“It figures: in average the Dutch housing prices have dropped by no less than 20% - 30% during the crisis years and the interest is almost at an all-time low.

Although the maximum obtainable mortgage amount has definitely decreased under pressure of the Dutch banks and the new regulation of the AFM, the current reduced sales prices and historically low interest rates offer you so much ‘bang for your buck’ that it is worth your while to not wait any longer, with buying your dream house.

Besides that, it almost costs you money to save it at the bank, with the current minimal interest rates on savings' accounts. Especially when you have saved money during the crisis years, which you now use for partially buying your new house, you can get a very good deal at this moment.

Yet, the situation on especially the commercial real estate market is still utterly poor, due to the massive overproduction in CRE during the decade before and the first years of the crisis: an overproduction, which is yet far from being wiped out of the market.

And when it comes to the sales in the ground, roads and waterways industry and the other parts of the building industry; these are not so high and do not grow so considerably, that these can lift the performance for the industry as a whole.

This is the reason that eight out of the ten largest construction companies showed quite poor sales and profits (or even losses) in 2013 and only two showed really satisfactory sales results and profits: Boskalis and Van Oord. 

On top of that, little improvement can yet be expected for 2014. The following table, containing the sales and profits for 2013, has been printed courtesy of the ‘special interest organization’ for the building industry Cobouw:

The top ten of largest construction
companies in The Netherlands
Data courtesy of: Cobouw
Click to enlarge
Of the ten companies in that table, five companies have a quotation at the stock exchanges, while the others are privately funded. The following charts show the stock ratings of the five quoted construction companies:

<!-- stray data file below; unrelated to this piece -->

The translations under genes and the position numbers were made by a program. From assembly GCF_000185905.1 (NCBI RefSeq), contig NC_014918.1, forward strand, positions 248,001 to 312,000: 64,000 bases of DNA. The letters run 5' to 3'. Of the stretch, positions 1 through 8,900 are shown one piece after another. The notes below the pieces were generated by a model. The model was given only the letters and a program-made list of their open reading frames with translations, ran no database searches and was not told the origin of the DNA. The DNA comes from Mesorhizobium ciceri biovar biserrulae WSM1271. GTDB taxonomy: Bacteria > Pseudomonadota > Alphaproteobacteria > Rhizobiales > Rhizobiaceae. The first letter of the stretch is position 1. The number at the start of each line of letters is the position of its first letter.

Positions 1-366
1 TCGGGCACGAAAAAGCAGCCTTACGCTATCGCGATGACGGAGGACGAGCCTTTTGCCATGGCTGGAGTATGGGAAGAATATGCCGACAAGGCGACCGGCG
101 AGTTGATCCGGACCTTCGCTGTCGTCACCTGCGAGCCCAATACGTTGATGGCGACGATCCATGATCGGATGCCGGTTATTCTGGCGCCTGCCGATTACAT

BAM building company
Stock rates at the Amsterdam Exchanges
Data courtesy:
Click to enlarge

Boskalis Westminster
Stock rates at the Amsterdam Exchanges
Data courtesy:
Click to enlarge

Heijmans building company
Stock rates at the Amsterdam Exchanges
Data courtesy:
Click to enlarge

Oranjewoud (owner of Strukton building company)
Stock rates at the Amsterdam Exchanges
Data courtesy:
Click to enlarge

Ballast Nedam building company
Stock rates at the Amsterdam Exchanges
Data courtesy:
Click to enlarge

Except for the shares of Oranjewoud (fairly stable) and Boskalis (considerably up) –   which is mostly an offshore company, that earns a lot of its sales with atypical dredging-work – 2014 has been a terrible year for the construction companies with a quotation at the Amsterdam stock exchange. That is for a reason. 

The greenshoots in the CBS press release might look promising for the uninformed reader and especially the achievements of Boskalis and Van Oord seem to point towards better times for the building industry.

Still, unless the European Union decides at short notice to invest heavily in European infrastructure (i.e. Keynesian stimulus) and the Dutch housing market gets really up-to-speed fairly quickly, there is yet too much pain in the Dutch and European building and construction market to expect very dramatic improvements shortly.

Personally, I feel that the shakeout in the building and construction industry is far from over yet, so please hold your horses and be very careful in which construction companies you invest your hard-earnt money. In my opinion, the chance that a few of these companies go down further is bigger than the chance they go up again.